Latest major reno finished

This reno was a major project. The original house was mamepostria (stone) we moved walls, extended the terrace, expanded the kitchen and in reality nothing was left untouched. Everything new from the ground up, with new pool and court yard surround. Steps to the roof give the perfect spot to take in the sunset, or just sit on the Ocean side terrace and enjoy. The stone faced seawall protects the house in the event of a storm.

Can I build a second story?

One of the questions we get asked all the time, is can I build a second story. The simple answer is yes anything is possible, but it may take time and money. A lot of people assume a house made of block, is ready to take a second story as is and that is not true. A lineal meter of block wall can load a compressive weight of 750 kilos Which is not a lot when you are talking cement block of the original wall, new beams, new walls and an extra concrete roof. The second story in reality is supported by columns and beams and this is where extra time and costs are involved. The big question is how were your existing colums made and what weight were the footings designed to hold.

There are basically 3 types of columns used in Yucatan homes.

Sanct columns are the weakest they are just interlaced block with a piece of rebar in the center filled with a slurry of very wet concrete or mortar

Next is columns reinforced with Armex, Armex is a reinforced square tube made of a wire rings and thin rebar. the Armex mesh is filled with concrete for strength.

Best of all is rebar positioned in a square pattern so that the long lengths form the corners of square tube and that is tied to gether at close intervals with reinforced wire. Some times Armex is reinforced with rebar on the corners for additional loading capability. the column is then filled with concrete which should be vibrated to remove air pockets.

 

 

 

The next issue is the footings for the columns and how large they are. Obviously a small footing will not disperse a large load into the ground. The footings need to be large enough to support the wieght of a second story, with out sinking or twisting.

 

 

So the question, can I add a second story, is not an easy one to answer without knowing how the house was built. The good news is poorly built columns can be replaced, but it all adds to the time and cost of construction.

Before and after

We just finished this total reno and addition, this is the before.

 

This is at the almost finished stage. We took out walls, added archways built an addition on old terrace, added polished concrete floors, all new electrical and plumbing, chikkum finish in bathroom and kitchen and a lot more.

   

Birds eye view of one of our projects

One of our latest projects from a drone. Compound walled, pool being built along with massive terrace, with large bodega. Garage finished and main house reno ongoing.

 

Another project wraps up.

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This was the end result of building 2 rental casitas and Hacienda style entrance and carport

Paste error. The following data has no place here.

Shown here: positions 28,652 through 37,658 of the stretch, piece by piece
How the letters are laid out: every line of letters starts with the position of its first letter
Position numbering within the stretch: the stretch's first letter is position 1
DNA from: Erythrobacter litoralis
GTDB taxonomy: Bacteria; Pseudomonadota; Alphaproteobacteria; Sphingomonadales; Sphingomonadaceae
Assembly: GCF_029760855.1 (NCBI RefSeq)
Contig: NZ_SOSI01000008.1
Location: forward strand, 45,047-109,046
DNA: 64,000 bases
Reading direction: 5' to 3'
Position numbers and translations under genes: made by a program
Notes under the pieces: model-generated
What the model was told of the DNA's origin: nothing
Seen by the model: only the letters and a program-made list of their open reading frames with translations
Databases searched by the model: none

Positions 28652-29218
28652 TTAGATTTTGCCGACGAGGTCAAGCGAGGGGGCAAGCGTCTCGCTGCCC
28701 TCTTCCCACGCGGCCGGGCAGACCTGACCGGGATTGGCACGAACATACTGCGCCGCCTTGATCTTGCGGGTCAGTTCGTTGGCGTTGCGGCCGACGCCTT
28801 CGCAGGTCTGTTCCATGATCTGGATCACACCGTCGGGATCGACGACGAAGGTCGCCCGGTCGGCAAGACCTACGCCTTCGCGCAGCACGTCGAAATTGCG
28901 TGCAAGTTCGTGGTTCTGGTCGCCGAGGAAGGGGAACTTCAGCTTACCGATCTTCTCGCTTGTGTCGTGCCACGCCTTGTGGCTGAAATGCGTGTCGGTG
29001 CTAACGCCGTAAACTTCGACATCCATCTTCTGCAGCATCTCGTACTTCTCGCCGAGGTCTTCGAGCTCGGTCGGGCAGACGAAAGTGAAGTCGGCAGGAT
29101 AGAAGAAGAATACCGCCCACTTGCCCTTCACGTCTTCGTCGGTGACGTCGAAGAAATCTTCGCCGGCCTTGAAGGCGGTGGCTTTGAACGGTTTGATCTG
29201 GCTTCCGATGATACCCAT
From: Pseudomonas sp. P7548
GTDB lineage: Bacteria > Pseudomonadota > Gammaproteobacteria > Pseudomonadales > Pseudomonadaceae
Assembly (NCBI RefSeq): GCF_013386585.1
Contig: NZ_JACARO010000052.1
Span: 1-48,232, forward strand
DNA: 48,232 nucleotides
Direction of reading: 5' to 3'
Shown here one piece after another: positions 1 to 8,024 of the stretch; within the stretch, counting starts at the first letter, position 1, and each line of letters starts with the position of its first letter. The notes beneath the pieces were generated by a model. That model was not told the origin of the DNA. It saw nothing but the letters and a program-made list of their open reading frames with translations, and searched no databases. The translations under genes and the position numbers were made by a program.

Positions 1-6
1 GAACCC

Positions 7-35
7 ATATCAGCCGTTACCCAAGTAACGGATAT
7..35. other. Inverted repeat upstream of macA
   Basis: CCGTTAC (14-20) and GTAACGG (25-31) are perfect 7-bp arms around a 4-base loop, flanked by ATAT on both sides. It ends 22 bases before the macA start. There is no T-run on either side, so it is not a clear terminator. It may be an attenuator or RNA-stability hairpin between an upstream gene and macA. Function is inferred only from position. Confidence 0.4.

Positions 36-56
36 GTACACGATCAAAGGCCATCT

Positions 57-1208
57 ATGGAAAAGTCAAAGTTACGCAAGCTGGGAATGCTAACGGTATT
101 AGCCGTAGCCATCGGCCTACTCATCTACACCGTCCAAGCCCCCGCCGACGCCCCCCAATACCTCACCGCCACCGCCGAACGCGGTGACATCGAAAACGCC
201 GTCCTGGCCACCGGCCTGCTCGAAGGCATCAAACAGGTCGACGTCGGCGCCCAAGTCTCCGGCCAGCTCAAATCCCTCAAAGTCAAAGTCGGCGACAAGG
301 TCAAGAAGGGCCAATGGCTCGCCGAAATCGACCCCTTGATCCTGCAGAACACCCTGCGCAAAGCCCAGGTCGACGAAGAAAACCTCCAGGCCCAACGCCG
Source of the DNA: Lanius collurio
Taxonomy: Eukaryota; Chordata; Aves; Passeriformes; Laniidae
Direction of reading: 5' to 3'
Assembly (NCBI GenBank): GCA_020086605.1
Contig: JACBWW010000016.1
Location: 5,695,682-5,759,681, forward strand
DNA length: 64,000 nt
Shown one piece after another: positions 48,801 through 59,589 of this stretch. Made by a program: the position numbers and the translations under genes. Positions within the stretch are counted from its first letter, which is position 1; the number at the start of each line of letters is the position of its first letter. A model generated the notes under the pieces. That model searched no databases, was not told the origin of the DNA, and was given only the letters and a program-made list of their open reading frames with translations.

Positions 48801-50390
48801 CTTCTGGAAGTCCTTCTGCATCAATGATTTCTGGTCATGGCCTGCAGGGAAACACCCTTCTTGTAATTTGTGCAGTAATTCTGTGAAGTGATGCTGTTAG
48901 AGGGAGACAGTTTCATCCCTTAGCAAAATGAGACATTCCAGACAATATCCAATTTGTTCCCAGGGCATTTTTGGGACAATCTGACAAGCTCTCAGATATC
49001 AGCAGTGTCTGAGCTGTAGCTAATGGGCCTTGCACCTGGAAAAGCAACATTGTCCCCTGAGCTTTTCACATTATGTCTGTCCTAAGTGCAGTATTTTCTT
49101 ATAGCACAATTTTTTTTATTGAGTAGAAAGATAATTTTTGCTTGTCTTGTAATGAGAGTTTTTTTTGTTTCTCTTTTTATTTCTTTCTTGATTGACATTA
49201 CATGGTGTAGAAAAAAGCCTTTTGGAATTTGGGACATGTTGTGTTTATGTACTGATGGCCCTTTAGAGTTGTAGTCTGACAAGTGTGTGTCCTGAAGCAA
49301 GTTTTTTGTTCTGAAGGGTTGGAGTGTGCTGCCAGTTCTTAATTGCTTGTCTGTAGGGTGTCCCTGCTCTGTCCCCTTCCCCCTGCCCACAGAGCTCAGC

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A longterm project draws to a close.

This reno of a Centro home, involved new plumbing, electric, moving a kitchen, twinning the bathrooms building walls and a whole lot more, all on a very tight budget. We added antiqued concrete floors with pasta insets and the final touch was putting it all back together and polishing the floors.

 

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Modern alternatives to block buildings

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Anyone familiar with construction techniques in the Yucatan or other parts of Mexico, has seen the familiar block buildings. Block is easy to work with and makes a reasonably strong structure, if several variables are taken into consideration. A block structure is only as strong, as the mortar bonding the blocks together and the traditional Viga and Bovedilla roofs are extremely heavy. The other main issue with block construction is heat transfer, as typical block buildings here, do not have any insulation. I have done some testing with a laser temperature gun. On average a block wall facing the Yucatan sun, is approximately 4 degrees C warmer, than a wall not in the sun. That is a very large difference, if you are using A/C in the evening to cool a bedroom. Not only does the A/C have to overcome the ambient air temperature, but it also has to counter the effects of the Blocks radiating heat into the room.

There are more modern alternatives to block buildings and one of them is structural panels. Structural panels are an interlinked welded zigzag of wire, supporting a styrofoam core. These types of panels have been used for constructing multi story hotels and are hurricane resistant, they are that strong.

Some of the benefits of these types of panels is they are light weight, facilitate a faster build, but also very important is they insulate due to the styrofoam core. The panels come in various thicknesses and sizes, so that they can load a second or more stories or just be the wall for a simple single story home. Structural panels also come especially formed to be roof panels, so the suns energy is not easily transferred to the inside of your home. This also means cool air from your A/C unit does not strike a sun heated surface and warm up. It is the house version of a styrofoam cooler.

We have been working on several projects with the manufacturers tech advisor, using these structural panels.. This has offered our clients a lightweight and insulated option for the addition of second stories, as well as the option to build entirely out of the panels for a thermally efficient home.

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